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Opinion

Wednesday, 13 June 2018 | MYT 12:00 AM

Promoting Pandamaran to tourists

ASSEMBLYMAN Tony Leong Tuck Chee is planning a dedicated Heritage Trail in Pandamaran, which started as a Chinese New Village in 1951 and has grown into a multiracial town located between Port Klang and Klang, Selangor. (“Heritage trail for Pandamaran”, StarMetro, June 5; available online at tinyurl.com/star-heritage.)

He believes a tourist trail would provide visitors with a good experience, and the assistance of the Klang Municipal Council’s Tourism Unit, Selangor State Tourism Department, Tourism and Culture Ministry as well as local stakeholders will be enlisted to ensure its success.

I grew up in Pandamaran and I spent the last 45 years working in the travel industry. Therefore, I am happy to share my two sen worth on how to attract visitors, offer experiential tourism, and give the local economy a boost.

The traditional way of marketing destinations by first identifying tourist attractions, erecting information boards at various sites and printing brochures and maps is time consuming, expensive and ineffective.

My formula for promoting any destination, be it a village, town, city or district, is to develop a destination app and build a tourist centre where only local foods, fruits and produce are sold.

The app would provide all the interesting and useful information normally sought by tourists, and once ready will put the destination on the world map, as it can be accessed globally. On the other hand, a printed brochure can only be picked up upon arrival and will probably be discarded a short while later.

The app would allow users to book activities/experiences and pay in advance, and not take a chance. For example, if the villagers can produce steamed Chinese dumplings, known locally as pau, as fabulous as those of Tanjung Sepat in Selangor or Kuala Kangsar in Perak, many locals will head there if they could book online.

Every destination must identify its own niche market, just like every restaurant has its own speciality. Trying to be greedy by catering to all kinds of tourists will end up nowhere. But having a multilingual destination app is a must.

It is unlikely for cruise tourists disembarking at Port Klang on shore excursions to pass through Pandamaran, as most are eager to head towards Kuala Lumpur or Putrajaya, or pass through Shah Alam or Klang. However, like all other Chinese New Villages, Panda­maran’s history and culture could draw tourists from China, Taiwan and the Chinese diaspora spread across South-East Asia, particularly the Hokkien speaking community, just as Hakka is predominant in many Chinese New Villages.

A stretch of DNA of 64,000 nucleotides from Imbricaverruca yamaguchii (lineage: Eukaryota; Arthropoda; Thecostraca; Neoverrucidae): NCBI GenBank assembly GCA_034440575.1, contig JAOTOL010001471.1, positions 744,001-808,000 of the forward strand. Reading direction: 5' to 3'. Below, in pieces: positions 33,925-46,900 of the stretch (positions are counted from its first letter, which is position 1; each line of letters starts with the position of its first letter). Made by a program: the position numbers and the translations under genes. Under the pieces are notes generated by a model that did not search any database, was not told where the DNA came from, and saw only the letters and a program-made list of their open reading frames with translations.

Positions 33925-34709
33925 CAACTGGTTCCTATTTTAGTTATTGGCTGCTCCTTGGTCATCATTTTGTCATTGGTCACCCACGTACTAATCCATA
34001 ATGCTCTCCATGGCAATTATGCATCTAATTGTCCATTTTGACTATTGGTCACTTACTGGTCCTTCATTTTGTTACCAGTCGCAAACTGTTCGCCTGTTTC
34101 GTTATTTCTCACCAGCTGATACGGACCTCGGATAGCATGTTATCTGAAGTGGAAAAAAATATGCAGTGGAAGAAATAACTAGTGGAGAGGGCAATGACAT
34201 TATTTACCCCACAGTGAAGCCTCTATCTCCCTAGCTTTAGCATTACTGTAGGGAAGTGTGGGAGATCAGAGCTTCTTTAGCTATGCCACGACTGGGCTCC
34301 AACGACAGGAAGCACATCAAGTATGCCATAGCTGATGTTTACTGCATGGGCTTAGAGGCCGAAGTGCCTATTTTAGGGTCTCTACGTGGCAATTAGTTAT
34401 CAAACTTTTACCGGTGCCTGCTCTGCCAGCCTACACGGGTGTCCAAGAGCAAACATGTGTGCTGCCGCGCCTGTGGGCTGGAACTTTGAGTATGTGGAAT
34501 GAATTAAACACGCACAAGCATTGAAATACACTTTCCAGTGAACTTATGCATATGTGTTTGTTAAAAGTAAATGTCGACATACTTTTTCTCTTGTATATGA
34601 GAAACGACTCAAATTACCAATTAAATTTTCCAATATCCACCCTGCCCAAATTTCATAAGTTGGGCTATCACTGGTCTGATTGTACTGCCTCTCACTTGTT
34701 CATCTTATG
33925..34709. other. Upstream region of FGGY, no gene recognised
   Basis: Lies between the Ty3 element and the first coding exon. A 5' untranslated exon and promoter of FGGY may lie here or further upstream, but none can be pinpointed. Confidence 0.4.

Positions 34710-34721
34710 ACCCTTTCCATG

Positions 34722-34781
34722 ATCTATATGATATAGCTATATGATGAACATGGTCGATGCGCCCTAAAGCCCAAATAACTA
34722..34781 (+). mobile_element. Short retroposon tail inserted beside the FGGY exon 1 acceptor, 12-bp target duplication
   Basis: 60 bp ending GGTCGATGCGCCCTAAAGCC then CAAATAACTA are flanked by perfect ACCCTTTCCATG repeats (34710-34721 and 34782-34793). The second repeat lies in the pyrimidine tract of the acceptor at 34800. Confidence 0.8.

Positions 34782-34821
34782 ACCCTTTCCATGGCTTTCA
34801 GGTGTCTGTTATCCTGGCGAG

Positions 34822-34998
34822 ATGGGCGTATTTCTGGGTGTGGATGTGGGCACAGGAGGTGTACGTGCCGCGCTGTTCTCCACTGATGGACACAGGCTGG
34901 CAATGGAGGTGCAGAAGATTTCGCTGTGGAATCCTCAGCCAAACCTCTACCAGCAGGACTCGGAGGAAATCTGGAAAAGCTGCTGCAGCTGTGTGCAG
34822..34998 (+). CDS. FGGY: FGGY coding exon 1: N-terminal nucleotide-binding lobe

The famous bah kut teh (meat in a herbal stew) in Klang and Pandamaran sold by the Hokkiens is mostly the drier version, whereas the Teochews, famous for their porridge, serve the soupy type. For decades, Chinese restaurants located in Pandamaran’s residential areas have attracted residents from Kuala Lumpur and Petaling Jaya, and the seafood cooked is mostly in the Hokkien style.

If Pandamaran could get its act together, it would become a popular destination for weekend tours organised by tour companies that operate a fleet of tour buses. Instead of leaving them idling on some Sundays, these tour companies would offer cheap bus tours to locals.

Such tours could include a group lunch with sightseeing and shopping stops. Those who would enjoy such excursions the most are wealthy retirees who would love to buy loads of local produce ranging from fruits to frozen seafood at reasonable or low prices. Naturally, the shopkeepers and tour guides would be equally happy.

In future, such tours could be accompanied by remote controlled drones to provide added safety and security for tour groups. These drones could relay real time videos to the tour operators’ command centre and to family members who wish to monitor their loved ones.

Tourists would also be able to share pictures and videos from the destination app to show that they are having a great time in Pandamaran. For me, even a short clip of mudskippers, which can be seen in abundance on mud banks, would thrill me to bits, as I find them utterly cute.

Finally, the destination app would provide information to visitors on how to get there on their own or using public transport, where to stay, what to see, eat or try. If they wish to immerse themselves in the local culture, they could spend more time learning how to make a local handicraft or cook a local dish.

Y.S. CHAN

Kuala Lumpur